From making pasta at age 4 alongside his grandmother, Simone Fraternali has gone on to work in noted kitchens from Da Vittorio, in Lombardy, to the ilLido Group, before taking over from Gabriel Fratini this March and becoming chef–partner at Solo Ristorante, a snug spot along Amoy Street.
Fraternali’s a la carte menu presents new signatures that pay homage to northern Italy, with a focus on the vicinity of his hometown of Gradara, a medieval comune on the eastern coast of the Italian peninsula; the Emilia-Romagna region, the birthplace of balsamic vinegar and cheese royalty Parmigiano-Reggiano, features prominently.
Memories of eating at home are a particular inspiration for Fraternali: The pickled artichoke (in the A5 Australian wagyu carpaccio with Parmigiano-Reggiano Vacche Rosse 24 month) is a nod to how his mother and grandmother would preserve excess produce at the end of its season, and faraona (guinea fowl sous vide breast and olive oil confit leg) is reminiscent of the chef’s family Sunday lunches. The menu includes the traditional melanzane alla parmigiana too — baked eggplant with buffalo mozzarella and basil — but at Solo it is dressed far more elegantly than what you might expect of eggplant parm.
Pasta made in house — the intensely rich tagliolini with bafun uni, and the delicate pappardelle with slow-braised pork ragout — provide strong anchors, whether you prefer your carbs bold or subtle. The gnocchi and the octopus, though, yielded unexpected discoveries: The former, drenched in Angus beef ragout that has been cooked six hours, is about as springy as homemade marshmallows (read: barely), and the latter, braised in its own juices then grilled, turns out to be incredibly tender. According to Fraternali, that is how gnocchi and polipo should be done. Unlearning misguided expectations, pronto.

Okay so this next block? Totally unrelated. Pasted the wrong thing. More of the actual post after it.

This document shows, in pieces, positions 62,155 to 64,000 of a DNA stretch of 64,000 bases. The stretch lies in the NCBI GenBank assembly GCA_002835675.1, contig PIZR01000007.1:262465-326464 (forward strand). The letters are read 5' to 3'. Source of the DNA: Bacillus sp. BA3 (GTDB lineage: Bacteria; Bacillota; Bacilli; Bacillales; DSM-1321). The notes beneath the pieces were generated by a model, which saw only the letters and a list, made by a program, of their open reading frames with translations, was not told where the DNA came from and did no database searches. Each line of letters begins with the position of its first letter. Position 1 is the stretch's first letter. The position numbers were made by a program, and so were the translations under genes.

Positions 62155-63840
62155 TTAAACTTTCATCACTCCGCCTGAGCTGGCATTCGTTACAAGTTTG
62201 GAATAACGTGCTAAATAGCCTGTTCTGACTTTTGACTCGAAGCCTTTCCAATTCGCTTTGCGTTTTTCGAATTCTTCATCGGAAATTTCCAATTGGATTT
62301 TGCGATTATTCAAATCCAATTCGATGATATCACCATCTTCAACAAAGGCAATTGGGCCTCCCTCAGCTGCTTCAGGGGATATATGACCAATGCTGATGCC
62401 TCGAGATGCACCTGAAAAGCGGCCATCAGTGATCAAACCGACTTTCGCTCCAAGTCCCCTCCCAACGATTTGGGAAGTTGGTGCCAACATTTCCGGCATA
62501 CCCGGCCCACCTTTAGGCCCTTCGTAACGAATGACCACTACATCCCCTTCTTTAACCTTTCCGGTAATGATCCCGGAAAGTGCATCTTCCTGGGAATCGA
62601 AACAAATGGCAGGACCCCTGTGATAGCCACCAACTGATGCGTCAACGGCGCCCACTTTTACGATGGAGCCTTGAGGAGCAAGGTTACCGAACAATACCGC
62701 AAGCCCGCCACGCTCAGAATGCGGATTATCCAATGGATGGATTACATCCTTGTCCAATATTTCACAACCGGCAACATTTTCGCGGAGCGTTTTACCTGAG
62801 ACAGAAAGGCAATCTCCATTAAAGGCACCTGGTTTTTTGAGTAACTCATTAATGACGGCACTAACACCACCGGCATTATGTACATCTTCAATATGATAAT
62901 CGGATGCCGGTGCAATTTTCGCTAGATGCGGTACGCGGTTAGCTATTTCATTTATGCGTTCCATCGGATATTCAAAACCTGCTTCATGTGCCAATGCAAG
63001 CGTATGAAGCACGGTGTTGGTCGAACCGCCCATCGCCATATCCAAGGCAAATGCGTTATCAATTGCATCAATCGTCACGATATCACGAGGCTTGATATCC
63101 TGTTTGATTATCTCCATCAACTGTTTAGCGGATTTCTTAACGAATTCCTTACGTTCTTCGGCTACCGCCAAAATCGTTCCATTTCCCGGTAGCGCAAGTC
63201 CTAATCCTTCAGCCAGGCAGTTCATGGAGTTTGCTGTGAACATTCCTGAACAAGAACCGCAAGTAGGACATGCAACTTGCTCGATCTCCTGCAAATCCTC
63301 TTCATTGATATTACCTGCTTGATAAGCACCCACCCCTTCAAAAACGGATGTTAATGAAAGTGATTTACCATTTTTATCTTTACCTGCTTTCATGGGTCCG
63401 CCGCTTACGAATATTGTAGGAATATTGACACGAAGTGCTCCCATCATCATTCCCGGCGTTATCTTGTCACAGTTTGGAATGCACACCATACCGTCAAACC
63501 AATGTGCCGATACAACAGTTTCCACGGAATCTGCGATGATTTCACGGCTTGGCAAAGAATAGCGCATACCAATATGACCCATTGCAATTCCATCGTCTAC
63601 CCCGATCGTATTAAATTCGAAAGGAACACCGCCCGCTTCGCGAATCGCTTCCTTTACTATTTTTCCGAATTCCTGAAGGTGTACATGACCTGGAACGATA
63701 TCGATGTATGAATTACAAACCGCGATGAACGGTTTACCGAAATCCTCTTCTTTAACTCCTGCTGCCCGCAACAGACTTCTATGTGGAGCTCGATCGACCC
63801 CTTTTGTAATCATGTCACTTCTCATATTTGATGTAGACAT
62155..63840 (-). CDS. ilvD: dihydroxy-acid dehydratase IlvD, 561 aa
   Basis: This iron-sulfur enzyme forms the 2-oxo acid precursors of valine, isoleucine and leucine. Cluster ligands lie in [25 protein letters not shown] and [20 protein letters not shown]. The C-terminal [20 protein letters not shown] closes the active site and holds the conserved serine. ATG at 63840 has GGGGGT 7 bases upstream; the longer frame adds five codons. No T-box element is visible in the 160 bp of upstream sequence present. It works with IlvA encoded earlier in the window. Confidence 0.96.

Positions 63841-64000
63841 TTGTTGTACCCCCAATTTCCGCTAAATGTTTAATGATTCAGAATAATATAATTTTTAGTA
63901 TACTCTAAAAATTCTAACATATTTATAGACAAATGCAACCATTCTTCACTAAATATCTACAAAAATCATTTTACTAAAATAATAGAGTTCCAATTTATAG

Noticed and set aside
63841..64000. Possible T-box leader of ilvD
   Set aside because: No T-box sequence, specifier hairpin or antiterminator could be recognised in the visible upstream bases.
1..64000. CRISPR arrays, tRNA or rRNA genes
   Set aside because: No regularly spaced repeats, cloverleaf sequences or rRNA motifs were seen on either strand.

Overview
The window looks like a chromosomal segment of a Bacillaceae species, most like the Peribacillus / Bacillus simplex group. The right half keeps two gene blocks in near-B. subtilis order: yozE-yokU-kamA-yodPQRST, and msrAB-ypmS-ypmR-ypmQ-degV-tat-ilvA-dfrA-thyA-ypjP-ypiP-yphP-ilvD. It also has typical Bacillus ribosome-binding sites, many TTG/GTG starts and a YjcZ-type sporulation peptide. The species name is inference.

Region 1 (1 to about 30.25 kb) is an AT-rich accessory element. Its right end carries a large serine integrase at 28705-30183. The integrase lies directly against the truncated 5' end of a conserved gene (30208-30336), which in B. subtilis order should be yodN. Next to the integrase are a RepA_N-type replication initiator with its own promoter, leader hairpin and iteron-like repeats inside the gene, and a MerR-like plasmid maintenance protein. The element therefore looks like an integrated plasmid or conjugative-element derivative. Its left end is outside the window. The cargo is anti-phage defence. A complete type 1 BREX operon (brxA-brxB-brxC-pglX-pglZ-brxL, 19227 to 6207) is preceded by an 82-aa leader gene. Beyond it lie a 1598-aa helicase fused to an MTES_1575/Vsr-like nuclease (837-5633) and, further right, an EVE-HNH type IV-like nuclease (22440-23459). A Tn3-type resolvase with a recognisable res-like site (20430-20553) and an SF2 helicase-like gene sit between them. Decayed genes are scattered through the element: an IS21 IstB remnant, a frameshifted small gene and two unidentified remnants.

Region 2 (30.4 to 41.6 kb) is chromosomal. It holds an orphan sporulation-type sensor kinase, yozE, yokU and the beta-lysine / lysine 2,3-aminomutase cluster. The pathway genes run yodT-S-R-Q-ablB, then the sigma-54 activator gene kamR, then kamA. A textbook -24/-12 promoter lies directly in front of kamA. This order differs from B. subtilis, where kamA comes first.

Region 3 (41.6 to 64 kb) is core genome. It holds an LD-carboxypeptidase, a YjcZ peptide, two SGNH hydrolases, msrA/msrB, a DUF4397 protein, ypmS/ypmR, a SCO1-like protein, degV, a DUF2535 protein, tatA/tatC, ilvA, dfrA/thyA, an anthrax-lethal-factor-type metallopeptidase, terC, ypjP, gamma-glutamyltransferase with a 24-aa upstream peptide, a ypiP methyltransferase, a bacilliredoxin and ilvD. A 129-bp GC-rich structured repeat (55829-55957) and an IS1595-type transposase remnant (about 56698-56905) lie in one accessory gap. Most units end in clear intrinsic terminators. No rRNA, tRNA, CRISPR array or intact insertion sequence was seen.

Dessert at Solo is exceptionally well crafted. There is tiramisu, of course, but it is not a token Italian dolci on the menu; it has rightfully earned its spot by packing an electrifying jolt of coffee into a delicate double-wall espresso cup. The Tortino Al Cioccolato (coconut and 70 percent dark chocolate lava cake, with toffee yuzu and orange sorbet) is a clever play on opposites: hot and cold, creamy and tart. And the Torta Al Limone (Amalfi lemon and white chocolate curd, with strawberries and basil sorbet) rounds out the meal with a delightful zing.
Not only is the food at Solo a reminder of home, the restaurant hosts company that enhances the liveliness and intimacy. During our visit on a busy night, a pair of middle-aged women nearby seemed to be gushing in Thai about their uni tagliolini, a trio of Frenchmen in the corner sipped white wine while unwinding, and perched at the chef’s table were three couples — one appeared far more interested in each other than their dinner, one ate efficiently and left by 9 p.m., and one looked so curiously mismatched that speculating about their relationship was a recurring topic of conversation at our table.
With every table filled, the lights dimmed and the ceilings low, dining at Solo becomes a convivial — even boisterous — meal with family in what feels more like your nonna’s kitchen than a food establishment. And the pandemic? It’s likely the last thing on your mind.
45 Amoy Street; soloristorante.com